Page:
I came to the realization that Jesus’ love for us is so great, and He wants us to be happy. Jesus had friends when He was on Earth, and He wants us to have friends, too! Friendship and companionship are His gifts to us, for He knows how much meaning, strength, and joy these blessings add to our lives. Having friends whom I can share great times with and whom I can also depend on during the tough times makes life worth living.

Yet everyone—even the most sociable, gregarious person—experiences loneliness at some time. Maybe you’ve moved to a new city and are attending a new school. It takes time to form friendships with new classmates and neighbors, and in the meantime, it’s natural to feel lonely. Or maybe you have plenty of friends, but sometimes you have struggles that can’t be put into words or that you feel no one else would really understand. In times of loneliness, Jesus wants to draw us to Him. He wants to become our best and truest friend, the one we can always turn to and who will never let us down. He uses times of loneliness to solidify and strengthen our friendship with Him, because He knows that this friendship will carry us through all that life brings our way.

I’ve found that spending time with Jesus guards us from the emotional hurt that loneliness can cause. Being lonely can make us doubt whether we are worth being loved or cause us to worry that we are inferior to others in some way, which can lead us to withdraw from others or even spiral into depression. I’ve have found comfort in the Bible, which tells us that we are priceless and are “fearfully and wonderfully made.”1 We are so loved by Jesus that He chose to die for our sins. Dwelling on these truths always reassures me and boosts my confidence.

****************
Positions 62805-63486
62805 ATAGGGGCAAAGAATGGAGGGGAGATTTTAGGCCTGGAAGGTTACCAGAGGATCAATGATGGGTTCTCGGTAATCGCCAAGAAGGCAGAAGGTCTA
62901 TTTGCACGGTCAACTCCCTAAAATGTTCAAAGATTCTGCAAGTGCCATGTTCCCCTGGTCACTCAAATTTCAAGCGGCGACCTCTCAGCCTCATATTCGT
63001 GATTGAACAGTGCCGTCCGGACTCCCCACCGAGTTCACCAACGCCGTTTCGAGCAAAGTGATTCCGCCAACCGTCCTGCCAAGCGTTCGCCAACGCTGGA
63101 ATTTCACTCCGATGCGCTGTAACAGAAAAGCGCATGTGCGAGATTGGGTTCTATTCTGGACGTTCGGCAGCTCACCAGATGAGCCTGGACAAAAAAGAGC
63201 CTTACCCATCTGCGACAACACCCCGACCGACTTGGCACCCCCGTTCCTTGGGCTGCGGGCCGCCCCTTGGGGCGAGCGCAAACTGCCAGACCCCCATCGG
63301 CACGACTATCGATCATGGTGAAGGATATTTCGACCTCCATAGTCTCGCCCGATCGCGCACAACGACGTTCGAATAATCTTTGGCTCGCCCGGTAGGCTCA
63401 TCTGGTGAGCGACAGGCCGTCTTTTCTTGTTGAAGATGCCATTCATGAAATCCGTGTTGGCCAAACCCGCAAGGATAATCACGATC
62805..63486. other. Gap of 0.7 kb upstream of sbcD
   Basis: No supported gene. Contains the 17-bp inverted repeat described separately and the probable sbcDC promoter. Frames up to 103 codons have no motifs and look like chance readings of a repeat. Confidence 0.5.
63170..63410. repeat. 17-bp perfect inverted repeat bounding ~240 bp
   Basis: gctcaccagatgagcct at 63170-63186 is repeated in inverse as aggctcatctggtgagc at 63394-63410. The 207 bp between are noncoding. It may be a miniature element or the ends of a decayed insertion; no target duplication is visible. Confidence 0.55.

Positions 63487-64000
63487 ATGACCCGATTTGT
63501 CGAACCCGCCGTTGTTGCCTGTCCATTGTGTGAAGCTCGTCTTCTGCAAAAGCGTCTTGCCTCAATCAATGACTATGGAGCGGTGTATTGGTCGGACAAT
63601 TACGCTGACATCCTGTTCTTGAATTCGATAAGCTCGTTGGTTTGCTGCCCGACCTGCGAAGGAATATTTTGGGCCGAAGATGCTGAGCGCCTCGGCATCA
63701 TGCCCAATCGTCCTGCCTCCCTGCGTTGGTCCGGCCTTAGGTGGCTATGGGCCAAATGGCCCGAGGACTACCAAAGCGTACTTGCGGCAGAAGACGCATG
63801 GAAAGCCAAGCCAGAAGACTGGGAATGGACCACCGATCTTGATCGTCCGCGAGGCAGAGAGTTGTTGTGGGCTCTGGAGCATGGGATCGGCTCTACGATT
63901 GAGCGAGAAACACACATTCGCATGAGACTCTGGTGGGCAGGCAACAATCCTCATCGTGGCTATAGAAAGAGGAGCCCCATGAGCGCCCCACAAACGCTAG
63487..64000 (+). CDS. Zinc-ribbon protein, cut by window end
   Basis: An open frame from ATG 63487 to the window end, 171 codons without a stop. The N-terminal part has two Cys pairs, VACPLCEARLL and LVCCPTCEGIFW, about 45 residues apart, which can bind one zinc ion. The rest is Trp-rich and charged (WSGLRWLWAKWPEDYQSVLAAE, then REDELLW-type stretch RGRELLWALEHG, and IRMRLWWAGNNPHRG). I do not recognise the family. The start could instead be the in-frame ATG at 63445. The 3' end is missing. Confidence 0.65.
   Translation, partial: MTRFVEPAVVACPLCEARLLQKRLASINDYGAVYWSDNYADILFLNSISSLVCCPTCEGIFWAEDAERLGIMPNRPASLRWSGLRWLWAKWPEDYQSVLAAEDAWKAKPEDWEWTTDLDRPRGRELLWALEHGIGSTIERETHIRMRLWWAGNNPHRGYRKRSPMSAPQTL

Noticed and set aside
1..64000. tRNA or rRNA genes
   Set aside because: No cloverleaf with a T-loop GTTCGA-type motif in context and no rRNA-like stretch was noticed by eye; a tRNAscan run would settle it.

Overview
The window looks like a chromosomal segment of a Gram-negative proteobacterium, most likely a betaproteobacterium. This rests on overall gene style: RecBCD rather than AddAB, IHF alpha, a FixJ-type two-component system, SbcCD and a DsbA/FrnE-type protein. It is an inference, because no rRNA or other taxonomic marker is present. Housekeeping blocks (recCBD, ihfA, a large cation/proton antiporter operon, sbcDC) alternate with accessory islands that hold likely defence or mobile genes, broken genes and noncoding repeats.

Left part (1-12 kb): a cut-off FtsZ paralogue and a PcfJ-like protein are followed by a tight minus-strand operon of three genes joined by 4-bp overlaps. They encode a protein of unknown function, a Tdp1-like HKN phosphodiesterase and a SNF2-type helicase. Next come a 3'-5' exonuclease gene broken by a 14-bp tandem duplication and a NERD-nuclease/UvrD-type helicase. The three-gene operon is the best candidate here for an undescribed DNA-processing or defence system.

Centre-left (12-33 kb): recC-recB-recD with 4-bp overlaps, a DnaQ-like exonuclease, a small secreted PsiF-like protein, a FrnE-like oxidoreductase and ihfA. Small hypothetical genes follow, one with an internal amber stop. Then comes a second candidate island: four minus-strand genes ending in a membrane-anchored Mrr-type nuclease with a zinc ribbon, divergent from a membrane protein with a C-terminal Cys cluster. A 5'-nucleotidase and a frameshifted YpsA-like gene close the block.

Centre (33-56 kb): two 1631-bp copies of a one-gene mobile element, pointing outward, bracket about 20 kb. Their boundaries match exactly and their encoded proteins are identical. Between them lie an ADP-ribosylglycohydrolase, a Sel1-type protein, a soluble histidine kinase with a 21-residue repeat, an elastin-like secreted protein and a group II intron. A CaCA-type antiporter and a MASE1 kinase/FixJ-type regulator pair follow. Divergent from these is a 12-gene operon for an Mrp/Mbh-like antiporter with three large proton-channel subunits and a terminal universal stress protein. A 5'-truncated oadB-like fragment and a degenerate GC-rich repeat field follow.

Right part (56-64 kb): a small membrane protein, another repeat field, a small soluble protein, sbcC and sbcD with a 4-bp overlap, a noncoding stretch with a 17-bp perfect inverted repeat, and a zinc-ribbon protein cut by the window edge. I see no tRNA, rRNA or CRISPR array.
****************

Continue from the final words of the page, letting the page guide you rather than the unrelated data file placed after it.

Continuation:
I also think that loneliness can make us better friends, because we know what it’s like to be in need of friendship. We will come to treasure and appreciate friends so much more than if we’d never felt lonely. Loneliness can also give us empathy for those who feel rejected by others or who are unpopular. Looking back, I can see that my friendships have benefited from His priceless “gift of loneliness.” Those solitary times taught me to appreciate others in a way that I otherwise would not. They’ve also enabled me to empathize with others in their struggles, to comfort them as Jesus comforted me.2

If you are struggling with loneliness, you don’t need to despair! Remind yourself that Jesus loves you more deeply than anyone ever could and understands you better than anyone else. You may discover that this time of loneliness is a gift in disguise. His gifts in disguise come to us with infinite love, and through them we can gain treasures that will far outlast our trials.


Footnotes
1 Psalm 139:14
2 2Corinthians 1:4

Read by Amber Larriva. Music by sindustry(CC). Copyright© 2015 by The Family International


Article originally appeared on Just1Thing (https://just1thing.com/).
Published: Jan. 30, 2015
See website for complete article licensing information.